Liz Longley is a Nashville-based, East Coast-bred musician with a penchant for lending her nuanced, genre-bending vocal, piano, and guitar playing talents to illustrate her inventive, pop-inspired original music. With a career spanning well over a decade, Liz’s songwriting talents have been recognized by such noteworthy institutions as the BMI John Lennon Songwriting Scholarship (for “Unraveling,” inspired by a family member’s challenges with dementia), and the International Acoustic Music Awards (for “When You’ve Got Trouble”), and her music has been heard across many major digital music and television programming formats. Most recently, a crowdfunding campaign to secure the master recordings for album ‘Funeral for My Past’ (out September 18, 2020) garnered the artist three times that of the goal amount, further solidifying Liz’s strong fanbase connection, and her songs’ connections to the listener on a foundational, mentally- cathartic level. Read on to learn more about Liz as this month’s Music for the Mind Artist spotlight!
How would you describe your music in three words?
Reflective. Dynamic. Emotive.
What is the earliest music memory that made you think, “I want to do that!”?
Fourteen years old, I was asked to sing my first original song to the packed high school auditorium. When I hit the last note of the song, I got a standing ovation, and the overwhelming feeling that music was what I wanted to do with my life.
You’ve been had a lengthy, and poignant, career as a songwriter, vocalist, multi-instrumentalist, and performer, with many accolades from numerous high-profile entertainment entities and awards to boot. Thinking back on your career, how has your music-making process grown and changed over time?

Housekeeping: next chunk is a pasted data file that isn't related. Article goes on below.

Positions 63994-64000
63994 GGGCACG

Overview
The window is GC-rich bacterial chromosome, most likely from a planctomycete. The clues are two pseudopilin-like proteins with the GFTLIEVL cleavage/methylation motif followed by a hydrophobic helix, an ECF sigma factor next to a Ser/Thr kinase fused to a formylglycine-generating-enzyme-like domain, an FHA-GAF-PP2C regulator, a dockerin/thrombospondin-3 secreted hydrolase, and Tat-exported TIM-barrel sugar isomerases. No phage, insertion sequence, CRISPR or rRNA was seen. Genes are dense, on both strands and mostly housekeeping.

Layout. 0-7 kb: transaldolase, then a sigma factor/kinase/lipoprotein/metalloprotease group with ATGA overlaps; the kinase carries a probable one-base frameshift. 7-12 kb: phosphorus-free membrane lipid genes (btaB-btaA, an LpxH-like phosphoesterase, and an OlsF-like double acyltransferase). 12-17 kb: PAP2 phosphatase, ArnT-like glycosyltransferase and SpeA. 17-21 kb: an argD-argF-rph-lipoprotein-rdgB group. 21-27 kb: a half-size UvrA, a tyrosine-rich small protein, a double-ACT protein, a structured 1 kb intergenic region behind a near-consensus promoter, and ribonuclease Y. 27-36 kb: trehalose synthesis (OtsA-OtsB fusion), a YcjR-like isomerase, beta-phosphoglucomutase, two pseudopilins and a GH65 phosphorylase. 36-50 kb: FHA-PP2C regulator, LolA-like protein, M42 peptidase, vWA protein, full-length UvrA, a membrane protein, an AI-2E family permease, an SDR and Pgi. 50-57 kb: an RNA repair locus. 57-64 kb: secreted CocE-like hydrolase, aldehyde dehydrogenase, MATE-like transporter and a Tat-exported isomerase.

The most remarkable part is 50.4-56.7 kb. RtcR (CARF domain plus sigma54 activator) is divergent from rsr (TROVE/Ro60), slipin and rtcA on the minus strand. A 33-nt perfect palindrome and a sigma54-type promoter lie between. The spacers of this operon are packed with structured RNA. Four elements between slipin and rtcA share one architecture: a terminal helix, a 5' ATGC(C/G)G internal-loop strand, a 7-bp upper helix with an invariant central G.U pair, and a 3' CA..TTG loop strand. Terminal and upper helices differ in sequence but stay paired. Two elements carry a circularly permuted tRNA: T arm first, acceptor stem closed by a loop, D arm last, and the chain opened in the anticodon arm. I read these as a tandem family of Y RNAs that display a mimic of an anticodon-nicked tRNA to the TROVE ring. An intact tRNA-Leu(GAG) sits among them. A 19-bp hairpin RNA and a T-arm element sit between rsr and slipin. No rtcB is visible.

The music-making process has been the one constant. The recording process changes depending on the producer, the studio, the musicians involved, etc., ... and maybe I’m better now at knowing how to best serve the music, but the writing process is the same. I still write songs from the same place, with the same hope that they’ll connect with people.
Allen Toussaint once stated, “Music is everything to me short of breathing. Music also has a role to life you up-not to be escapist but to take you out of misery.” With this quote in mind, how has music gotten you through hard times in your life?
Writing music has often felt like journaling to me. It helps me to make sense of what is going on in my head. Just listening to music allows me to take a deep breath, to see the bigger picture, and to feel understood in the hardest moments.
What does the phrase “Music for the Mind” mean to you?
I believe music is healing, for the mind, body, and spirit. Let it in, let it resonate with you, and it can be your medicine.
In addition to music as a cathartic measure, what other resources or coping tools do you use for your own mental well-being?
I get by with a little help from my friends and family. Having a safe place in someone is essential to my mental well-being. I value the people in my life who allow me to talk out my thoughts and feelings, and who offer another way to see things!
To listen and learn more about Liz Longley, head to:
Official Website: https://www.lizlongley.com/
All photos by Patryk Larney for the Brett Thomas Doussan (BTD) Foundation.